Long-term care insurance policies have changed considerably in the past few years, which makes it all the more important that you know what coverage you have. You should request a complete copy of your policy from your insurance carrier to make certain that changes from your original policy were not unintentionally approved by you.
With your policy in hand, check for the following: » Read more..
Even if you are showing signs of dementia, you may still have the necessary capacity to sign various estate planning documents. In Minnesota, there is a presumption of mental competence unless a court determines otherwise. Consequently, if you are lucid at the time you sign your Will, you are considered mentally competent even if you are not lucid at some point before or after signing the document.
Wills, Health Care Directives and Power of Attorney documents each have their own legal standard in Minnesota for determining whether you have a disabling condition that prevents you from creating a valid document. » Read more..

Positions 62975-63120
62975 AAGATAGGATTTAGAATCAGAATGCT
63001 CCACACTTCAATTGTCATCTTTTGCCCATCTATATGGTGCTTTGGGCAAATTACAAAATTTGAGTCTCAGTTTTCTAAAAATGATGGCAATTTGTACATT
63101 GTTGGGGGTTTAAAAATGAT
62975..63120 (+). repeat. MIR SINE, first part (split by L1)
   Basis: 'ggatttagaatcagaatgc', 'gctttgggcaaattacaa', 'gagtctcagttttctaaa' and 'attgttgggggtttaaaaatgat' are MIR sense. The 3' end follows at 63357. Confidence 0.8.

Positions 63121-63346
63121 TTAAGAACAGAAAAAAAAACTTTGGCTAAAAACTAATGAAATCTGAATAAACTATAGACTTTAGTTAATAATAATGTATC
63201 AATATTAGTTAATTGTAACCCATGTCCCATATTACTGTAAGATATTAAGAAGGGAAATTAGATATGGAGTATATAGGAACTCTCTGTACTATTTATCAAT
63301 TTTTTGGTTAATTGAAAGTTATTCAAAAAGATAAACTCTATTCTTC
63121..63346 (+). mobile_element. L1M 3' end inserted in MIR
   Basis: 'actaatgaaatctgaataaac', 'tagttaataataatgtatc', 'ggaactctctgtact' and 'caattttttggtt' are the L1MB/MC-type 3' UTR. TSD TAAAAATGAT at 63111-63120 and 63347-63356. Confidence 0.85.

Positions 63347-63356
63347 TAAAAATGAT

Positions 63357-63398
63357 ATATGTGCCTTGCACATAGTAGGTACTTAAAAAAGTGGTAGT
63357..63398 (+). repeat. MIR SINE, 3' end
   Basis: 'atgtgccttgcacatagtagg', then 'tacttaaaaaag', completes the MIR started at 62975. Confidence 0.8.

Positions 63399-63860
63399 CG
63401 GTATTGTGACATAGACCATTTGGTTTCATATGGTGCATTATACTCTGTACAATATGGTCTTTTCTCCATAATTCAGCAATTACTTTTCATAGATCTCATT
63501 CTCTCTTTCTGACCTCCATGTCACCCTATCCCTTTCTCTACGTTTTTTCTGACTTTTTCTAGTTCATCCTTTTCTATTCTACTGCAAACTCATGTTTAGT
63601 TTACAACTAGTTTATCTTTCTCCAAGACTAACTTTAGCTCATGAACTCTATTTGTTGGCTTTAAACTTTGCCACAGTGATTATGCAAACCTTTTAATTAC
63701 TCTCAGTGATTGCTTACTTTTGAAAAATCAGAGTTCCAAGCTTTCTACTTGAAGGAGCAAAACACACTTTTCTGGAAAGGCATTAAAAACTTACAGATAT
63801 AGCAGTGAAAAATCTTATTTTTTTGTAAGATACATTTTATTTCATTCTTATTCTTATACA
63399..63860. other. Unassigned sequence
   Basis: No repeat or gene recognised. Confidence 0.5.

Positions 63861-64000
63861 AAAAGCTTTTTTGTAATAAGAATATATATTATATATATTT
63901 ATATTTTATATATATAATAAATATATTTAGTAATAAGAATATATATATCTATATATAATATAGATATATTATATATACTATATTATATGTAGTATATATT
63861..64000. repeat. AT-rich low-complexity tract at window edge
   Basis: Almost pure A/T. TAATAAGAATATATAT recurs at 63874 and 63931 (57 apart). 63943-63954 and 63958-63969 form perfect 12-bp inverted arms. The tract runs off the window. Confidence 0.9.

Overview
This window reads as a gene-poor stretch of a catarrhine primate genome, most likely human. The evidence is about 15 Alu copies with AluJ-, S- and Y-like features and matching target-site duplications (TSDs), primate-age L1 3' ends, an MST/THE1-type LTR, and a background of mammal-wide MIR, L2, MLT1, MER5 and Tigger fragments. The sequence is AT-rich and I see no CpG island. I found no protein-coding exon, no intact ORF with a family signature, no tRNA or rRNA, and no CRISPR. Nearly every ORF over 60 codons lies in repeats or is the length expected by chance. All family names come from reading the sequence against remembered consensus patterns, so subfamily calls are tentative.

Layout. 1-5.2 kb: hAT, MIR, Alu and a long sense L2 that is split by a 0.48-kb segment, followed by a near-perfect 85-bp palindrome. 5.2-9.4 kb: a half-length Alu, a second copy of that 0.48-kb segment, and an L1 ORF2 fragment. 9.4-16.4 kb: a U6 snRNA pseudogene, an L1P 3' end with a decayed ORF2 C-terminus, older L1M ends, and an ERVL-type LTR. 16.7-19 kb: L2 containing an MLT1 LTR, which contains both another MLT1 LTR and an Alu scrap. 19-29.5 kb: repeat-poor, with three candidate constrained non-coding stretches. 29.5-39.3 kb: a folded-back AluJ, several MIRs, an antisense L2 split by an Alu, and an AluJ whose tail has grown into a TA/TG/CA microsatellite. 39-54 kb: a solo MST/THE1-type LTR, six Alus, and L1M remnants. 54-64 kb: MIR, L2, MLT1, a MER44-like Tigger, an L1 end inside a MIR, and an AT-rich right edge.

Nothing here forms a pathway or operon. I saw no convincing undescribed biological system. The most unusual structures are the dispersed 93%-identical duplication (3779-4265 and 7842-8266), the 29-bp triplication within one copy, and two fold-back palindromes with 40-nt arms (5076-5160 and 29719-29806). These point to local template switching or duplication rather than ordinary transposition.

In Minnesota, state law sets out a priority for who has the right to control what happens to your body after you die. » Read more..
One of the many advantages of establishing a revocable trust is the so-called “spendthrift provision” that operates to keep creditors at bay from the trust’s beneficiaries. It doesn’t matter if the beneficiary is a “spendthrift” or is the model of good financial management – all beneficiaries are protected. The only exception is that the trust creator can’t escape creditors by putting property into a trust for his or her own benefit. » Read more..